Brown touts funding for Compass

By Frank Lewis

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In a Letter to Health and Human Services (HHS) Secretary Sylvia Burwell, U.S. Senator Sherrod Brown (D-OH) is urging the prompt release of funding for health centers serving communities in need, including Compass Community Health headquartered in Portsmouth. Brown said applications for funding for eight Ohio Community Health Centers (CHCs) is currently pending at HHS.

“Community Health Centers in Ohio and across the U.S. are critical access points for under-served patients,” Brown said. “Every Ohioan deserves access to care, and allowing these funds to sit at HHS and go unallocated is a disservice to communities in need. HHS should work to promptly award the funding Congress made available for CHCs to the approved, unfunded Ohio applications still pending at the Agency. In doing so, we can help ensure that more Ohioans can make use of the critical primary and preventive care services that CHCs provide.”

In a letter to Secretary Burwell, Brown asked HHS to promptly award remaining fiscal year 2015 funding by granting approval of pending grant applications. Funding for the Community Health Center Fund was first made available through the health law, which boosted funding for community health centers’ primary and preventive care services.

“This bill would allow health care providers to treat larger numbers of patients struggling with addiction to opioids like painkillers and heroin,” Brown told reporters on a Wednesday conference call. “It would allow certain nurse practitioners and physician assistants to provide supervised medication-assisted treatment for patients.”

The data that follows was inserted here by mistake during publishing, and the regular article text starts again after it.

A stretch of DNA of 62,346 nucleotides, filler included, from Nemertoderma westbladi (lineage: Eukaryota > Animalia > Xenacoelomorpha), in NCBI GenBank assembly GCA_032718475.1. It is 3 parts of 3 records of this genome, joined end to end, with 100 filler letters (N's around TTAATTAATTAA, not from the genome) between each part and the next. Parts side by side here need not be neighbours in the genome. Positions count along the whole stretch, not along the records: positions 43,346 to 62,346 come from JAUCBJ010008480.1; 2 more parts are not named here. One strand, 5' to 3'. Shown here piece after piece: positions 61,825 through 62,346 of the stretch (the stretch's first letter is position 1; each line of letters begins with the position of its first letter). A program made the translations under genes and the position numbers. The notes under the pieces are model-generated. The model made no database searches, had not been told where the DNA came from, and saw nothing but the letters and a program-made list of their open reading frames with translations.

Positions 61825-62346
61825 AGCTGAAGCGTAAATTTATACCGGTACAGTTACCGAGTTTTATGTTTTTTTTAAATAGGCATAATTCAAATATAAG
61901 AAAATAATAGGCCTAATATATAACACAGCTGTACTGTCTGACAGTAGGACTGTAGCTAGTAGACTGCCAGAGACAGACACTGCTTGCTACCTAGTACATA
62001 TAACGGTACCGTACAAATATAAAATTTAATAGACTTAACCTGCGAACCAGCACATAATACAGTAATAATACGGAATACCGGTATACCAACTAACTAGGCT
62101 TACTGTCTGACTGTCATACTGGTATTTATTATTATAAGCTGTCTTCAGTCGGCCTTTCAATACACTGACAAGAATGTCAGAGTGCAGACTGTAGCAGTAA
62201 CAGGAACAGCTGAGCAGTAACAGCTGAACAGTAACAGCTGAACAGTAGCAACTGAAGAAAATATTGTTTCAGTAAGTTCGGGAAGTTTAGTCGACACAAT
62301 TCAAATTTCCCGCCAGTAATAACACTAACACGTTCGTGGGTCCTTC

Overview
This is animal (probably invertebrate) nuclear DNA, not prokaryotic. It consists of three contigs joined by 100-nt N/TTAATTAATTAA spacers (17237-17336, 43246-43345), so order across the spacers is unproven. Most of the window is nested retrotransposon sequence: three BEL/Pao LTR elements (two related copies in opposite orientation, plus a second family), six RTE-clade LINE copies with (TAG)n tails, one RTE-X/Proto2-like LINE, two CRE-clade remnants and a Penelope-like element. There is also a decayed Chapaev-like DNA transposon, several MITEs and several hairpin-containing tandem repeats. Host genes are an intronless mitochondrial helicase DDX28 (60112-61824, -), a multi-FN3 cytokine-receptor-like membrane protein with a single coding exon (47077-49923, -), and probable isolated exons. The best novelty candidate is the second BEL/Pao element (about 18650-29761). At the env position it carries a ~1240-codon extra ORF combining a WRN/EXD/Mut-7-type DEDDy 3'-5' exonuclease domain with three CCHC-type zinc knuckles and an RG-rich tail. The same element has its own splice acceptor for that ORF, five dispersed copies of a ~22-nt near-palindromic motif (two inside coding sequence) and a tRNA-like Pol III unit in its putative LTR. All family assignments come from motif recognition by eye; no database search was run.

Brown also added the veterans factor to the equation.

“According to a VA study, patients seeking care at VA clinics are nearly twice as likely to die from accidental poisons as the general population outside the VA system,” Brown said. “Opioids are often to blame for these veterans’ deaths. Sometimes these are legal drugs, sometimes illegally prescribed like Oxycontin or Oxycodone and sometimes they are illegal drugs like heroin.”

Brown reminded Burwell in FY2015, the Health Centers Program received a total program funding level of $5.1 billion Including $1.49 billion in discretionary funding through the Health Resources and Services Administration (HRSA) and $3.6 billion in mandatory funding from the Community Health Center Fund. He said, if fully utilized, those funds could increase access to care for patients in every state of the country.

“We are very grateful for the efforts of Senator Brown and his staff,” Ed Hughes, CEO of Compass Community Health, Inc., said. “In my opinion, there is no community in the nation more deserving than Scioto County to receive this essential funding to increase access for people to primary health care services. Our community leaders and citizens have worked extremely hard over the past few years to address our poor health indicators and the problems associated with poor health, addiction, smoking, and obesity. The economic future of our community is directly tied to the health and wellness of our workforce.”

Brown said the legislation received overwhelming bipartisan support from Congress, in part because of the stability and funding opportunities it provides CHCs. With that stability now in place, he said it is his hope HHS will allocate available funding as soon as possible.

“We urge you to promptly award all of the FY2015 funding made available by Congress so new organizations may gain ‘health center’ status through additional NAP grants and existing health centers can expand their organizations to address demands in their communities,” the letter concluded.

Reach Frank Lewis at 740-353-3101, ext. 1928, or on Twitter @franklewis.

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